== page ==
The nature wines

The natural wines are currently at the center of discussions. These wines are produced with a minimal level of intervention, with nothing else than grapes. We are at a very far point than the modern techniques and winemaking methods.

The problem remains in the fact that the “natural wine” mention is not defined officially, neither is it regulated. In fact, there was a tentative consensus earlier this year, but the project did not see the light of day, which contributes to increase the blurriness of its signification.

However, according to the Association of Nature Wines, the nature wine is produced with grapes harvested manually and originating from the biological or biodynamic agriculture. The processes are even stricter than in biodynamic viticulture. From the vinification to the bottling, all additives are prohibited, except indigenous yeast. The wines are unfiltered. The Association does not associate with a description that could be more permissive and would not authorize the use of sulfites. Although, it is important to remember than it is not because we did not add any that there can not be some in the product; all wines contain sulfites, naturally. Ultimately, the product in the glass is the grape in its purest expression.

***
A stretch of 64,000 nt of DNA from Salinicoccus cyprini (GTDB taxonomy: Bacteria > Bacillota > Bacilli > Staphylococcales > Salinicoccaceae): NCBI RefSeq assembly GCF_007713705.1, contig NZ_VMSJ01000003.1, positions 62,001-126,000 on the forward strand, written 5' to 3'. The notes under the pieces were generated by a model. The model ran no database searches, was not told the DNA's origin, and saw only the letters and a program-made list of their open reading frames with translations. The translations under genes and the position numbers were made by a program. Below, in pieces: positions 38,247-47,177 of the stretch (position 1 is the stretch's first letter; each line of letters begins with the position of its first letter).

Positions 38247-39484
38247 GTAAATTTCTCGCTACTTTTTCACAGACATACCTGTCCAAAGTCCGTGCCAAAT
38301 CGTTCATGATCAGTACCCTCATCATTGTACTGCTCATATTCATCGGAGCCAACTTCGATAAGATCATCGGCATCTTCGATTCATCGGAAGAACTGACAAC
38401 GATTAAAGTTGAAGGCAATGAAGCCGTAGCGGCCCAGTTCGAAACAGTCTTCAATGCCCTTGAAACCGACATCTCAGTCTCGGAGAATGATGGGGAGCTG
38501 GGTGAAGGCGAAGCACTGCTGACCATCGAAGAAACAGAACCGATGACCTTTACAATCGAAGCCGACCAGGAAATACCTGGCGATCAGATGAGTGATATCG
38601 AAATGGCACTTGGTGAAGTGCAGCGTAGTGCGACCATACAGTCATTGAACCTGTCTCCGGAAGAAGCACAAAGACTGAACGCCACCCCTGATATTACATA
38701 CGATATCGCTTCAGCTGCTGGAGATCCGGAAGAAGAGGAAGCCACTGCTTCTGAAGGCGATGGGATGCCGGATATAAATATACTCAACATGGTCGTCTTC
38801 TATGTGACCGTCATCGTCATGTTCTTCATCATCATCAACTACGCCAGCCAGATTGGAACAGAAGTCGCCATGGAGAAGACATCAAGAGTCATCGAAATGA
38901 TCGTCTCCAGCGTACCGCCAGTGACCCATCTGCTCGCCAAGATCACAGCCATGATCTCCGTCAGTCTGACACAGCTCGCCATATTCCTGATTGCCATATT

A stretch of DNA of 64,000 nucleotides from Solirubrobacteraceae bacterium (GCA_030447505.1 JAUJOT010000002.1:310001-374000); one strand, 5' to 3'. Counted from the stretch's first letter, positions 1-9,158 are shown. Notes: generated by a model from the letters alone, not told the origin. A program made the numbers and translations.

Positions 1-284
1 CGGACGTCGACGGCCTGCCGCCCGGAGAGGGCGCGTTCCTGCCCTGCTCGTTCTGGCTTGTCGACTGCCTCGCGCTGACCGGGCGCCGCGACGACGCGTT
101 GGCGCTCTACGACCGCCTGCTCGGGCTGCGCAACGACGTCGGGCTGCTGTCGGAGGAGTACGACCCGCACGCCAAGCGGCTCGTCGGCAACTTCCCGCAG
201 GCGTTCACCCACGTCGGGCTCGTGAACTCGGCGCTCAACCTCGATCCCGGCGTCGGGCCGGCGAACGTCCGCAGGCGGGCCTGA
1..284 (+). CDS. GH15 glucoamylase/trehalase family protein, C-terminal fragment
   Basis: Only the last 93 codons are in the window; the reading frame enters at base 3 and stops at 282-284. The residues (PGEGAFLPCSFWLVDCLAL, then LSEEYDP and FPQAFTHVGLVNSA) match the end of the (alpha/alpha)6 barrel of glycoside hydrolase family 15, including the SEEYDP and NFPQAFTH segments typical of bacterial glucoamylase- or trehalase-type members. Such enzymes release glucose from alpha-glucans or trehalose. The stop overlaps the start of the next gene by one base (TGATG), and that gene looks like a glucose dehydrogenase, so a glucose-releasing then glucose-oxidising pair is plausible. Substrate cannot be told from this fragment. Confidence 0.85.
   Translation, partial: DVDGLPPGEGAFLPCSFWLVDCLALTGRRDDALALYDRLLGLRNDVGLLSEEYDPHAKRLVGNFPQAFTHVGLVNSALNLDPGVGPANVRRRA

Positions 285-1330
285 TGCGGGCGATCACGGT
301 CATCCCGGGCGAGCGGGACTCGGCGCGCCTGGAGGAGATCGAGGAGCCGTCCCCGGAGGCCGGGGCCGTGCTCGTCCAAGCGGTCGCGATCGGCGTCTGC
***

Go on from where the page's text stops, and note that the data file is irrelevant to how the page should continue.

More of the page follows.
The members of the Association will display their logo, but there is numerous producers that produce nature wines without actively seeking the approval of this association.

Certifications and associations



Terra Vitis

Sustainable agriculture


Biological agriculture

Bio européen, Nature & Progrès, Biologique Canada

Biological wine

Demeter, Biodyvin

Biodynamic wine


Natural wine

*This is not a complete list

Finally, is it possible to be a 100% “responsible” consumer ? In my humble opinion, no. It would require that every tasted wine be produced with grapes harvested biologically, that the wine was vinified naturally and that the vineyard was located right next to your home. If by any chance a few of these wines existed, it is quite unconceivable that we could thrive on such a small selection. The question that should be asked should instead be: which wines should I prioritize to reduce my impact on the environment? Indeed, it is not with our wine consumption that we will save the planet, but it is certainly a step in the right direction.